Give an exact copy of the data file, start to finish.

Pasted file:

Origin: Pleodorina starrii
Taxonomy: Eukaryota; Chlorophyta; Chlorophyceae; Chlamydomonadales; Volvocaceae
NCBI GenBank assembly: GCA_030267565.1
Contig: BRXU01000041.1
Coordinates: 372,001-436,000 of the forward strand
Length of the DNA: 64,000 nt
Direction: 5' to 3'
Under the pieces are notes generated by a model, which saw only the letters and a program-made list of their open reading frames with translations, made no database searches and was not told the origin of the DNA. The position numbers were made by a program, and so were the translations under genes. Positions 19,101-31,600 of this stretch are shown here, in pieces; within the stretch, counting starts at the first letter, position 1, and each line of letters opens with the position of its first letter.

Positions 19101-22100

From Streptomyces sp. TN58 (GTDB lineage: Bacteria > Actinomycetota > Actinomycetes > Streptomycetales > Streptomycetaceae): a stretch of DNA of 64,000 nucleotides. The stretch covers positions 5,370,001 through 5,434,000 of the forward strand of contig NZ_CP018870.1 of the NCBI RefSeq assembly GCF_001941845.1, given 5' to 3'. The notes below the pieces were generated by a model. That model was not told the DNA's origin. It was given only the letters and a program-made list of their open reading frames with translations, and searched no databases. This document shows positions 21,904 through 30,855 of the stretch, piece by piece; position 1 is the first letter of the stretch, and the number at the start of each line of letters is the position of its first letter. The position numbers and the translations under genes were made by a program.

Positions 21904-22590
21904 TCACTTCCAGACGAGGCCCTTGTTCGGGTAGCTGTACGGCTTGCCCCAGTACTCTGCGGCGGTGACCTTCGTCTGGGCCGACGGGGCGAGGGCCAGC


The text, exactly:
Origin: Pleodorina starrii
Taxonomy: Eukaryota; Chlorophyta; Chlorophyceae; Chlamydomonadales; Volvocaceae
NCBI GenBank assembly: GCA_030267565.1
Contig: BRXU01000041.1
Coordinates: 372,001-436,000 of the forward strand
Length of the DNA: 64,000 nt
Direction: 5' to 3'
Under the pieces are notes generated by a model, which saw only the letters and a program-made list of their open reading frames with translations, made no database searches and was not told the origin of the DNA. The position numbers were made by a program, and so were the translations under genes. Positions 19,101-31,600 of this stretch are shown here, in pieces; within the stretch, counting starts at the first letter, position 1, and each line of letters opens with the position of its first letter.

Positions 19101-22100

From Streptomyces sp. TN58 (GTDB lineage: Bacteria > Actinomycetota > Actinomycetes > Streptomycetales > Streptomycetaceae): a stretch of DNA of 64,000 nucleotides. The stretch covers positions 5,370,001 through 5,434,000 of the forward strand of contig NZ_CP018870.1 of the NCBI RefSeq assembly GCF_001941845.1, given 5' to 3'. The notes below the pieces were generated by a model. That model was not told the DNA's origin. It was given only the letters and a program-made list of their open reading frames with translations, and searched no databases. This document shows positions 21,904 through 30,855 of the stretch, piece by piece; position 1 is the first letter of the stretch, and the number at the start of each line of letters is the position of its first letter. The position numbers and the translations under genes were made by a program.

Positions 21904-22590
21904 TCACTTCCAGACGAGGCCCTTGTTCGGGTAGCTGTACGGCTTGCCCCAGTACTCTGCGGCGGTGACCTTCGTCTGGGCCGACGGGGCGAGGGCCAGC